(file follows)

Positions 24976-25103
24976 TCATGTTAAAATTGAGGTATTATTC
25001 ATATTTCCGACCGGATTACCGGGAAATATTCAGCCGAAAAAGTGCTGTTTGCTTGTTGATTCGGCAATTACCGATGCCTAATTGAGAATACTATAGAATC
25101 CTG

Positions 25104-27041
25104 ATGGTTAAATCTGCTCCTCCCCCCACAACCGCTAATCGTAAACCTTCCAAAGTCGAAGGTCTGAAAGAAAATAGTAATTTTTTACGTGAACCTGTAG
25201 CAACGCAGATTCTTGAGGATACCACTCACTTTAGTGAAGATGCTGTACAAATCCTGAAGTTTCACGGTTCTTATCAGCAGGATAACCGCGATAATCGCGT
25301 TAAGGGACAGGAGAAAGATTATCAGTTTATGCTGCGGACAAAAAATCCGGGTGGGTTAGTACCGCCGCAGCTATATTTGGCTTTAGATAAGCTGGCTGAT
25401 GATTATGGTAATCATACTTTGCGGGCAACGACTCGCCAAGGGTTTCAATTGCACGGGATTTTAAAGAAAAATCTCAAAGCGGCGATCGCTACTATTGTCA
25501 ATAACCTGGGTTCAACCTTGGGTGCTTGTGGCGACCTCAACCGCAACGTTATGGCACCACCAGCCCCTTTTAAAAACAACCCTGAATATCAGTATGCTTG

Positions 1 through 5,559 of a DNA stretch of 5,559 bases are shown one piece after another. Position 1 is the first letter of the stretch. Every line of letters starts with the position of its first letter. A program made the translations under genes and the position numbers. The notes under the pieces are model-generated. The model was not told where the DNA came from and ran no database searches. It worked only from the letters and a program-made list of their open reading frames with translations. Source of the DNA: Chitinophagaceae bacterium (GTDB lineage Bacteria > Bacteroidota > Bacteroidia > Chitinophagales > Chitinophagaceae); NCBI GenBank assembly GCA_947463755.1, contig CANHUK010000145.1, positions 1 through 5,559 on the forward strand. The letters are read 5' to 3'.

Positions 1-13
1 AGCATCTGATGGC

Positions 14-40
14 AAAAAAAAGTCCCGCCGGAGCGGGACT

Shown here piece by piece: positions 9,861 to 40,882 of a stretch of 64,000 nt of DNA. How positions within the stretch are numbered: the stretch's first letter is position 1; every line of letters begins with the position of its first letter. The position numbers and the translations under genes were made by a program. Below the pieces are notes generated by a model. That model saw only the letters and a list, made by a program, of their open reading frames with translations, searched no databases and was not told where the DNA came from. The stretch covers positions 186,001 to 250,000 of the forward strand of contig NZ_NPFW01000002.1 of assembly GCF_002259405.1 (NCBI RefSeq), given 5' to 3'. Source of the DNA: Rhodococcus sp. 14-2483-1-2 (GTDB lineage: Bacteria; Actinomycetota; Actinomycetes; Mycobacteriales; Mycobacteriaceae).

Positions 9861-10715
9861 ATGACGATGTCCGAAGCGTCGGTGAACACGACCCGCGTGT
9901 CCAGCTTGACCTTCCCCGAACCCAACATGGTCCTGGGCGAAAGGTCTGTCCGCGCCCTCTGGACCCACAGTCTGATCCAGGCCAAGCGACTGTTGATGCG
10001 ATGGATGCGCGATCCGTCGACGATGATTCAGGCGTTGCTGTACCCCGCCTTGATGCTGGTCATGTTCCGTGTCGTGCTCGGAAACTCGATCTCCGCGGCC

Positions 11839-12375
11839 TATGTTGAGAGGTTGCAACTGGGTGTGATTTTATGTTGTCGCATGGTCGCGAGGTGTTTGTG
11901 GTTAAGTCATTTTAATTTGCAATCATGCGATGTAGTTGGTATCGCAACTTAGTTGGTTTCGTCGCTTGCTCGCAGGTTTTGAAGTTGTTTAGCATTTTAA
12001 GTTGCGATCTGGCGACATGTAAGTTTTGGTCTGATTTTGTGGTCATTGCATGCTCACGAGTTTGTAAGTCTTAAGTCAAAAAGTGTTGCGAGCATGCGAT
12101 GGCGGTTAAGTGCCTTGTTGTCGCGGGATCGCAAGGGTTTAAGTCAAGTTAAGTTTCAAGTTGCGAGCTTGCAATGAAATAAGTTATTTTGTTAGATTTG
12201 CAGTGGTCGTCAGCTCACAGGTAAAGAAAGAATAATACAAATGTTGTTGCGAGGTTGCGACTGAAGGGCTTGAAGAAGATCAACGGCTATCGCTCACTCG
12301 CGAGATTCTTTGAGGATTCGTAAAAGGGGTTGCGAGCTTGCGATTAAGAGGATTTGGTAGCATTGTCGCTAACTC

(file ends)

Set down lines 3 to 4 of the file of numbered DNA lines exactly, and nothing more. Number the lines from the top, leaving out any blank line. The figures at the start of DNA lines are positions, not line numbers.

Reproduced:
25001 ATATTTCCGACCGGATTACCGGGAAATATTCAGCCGAAAAAGTGCTGTTTGCTTGTTGATTCGGCAATTACCGATGCCTAATTGAGAATACTATAGAATC
25101 CTG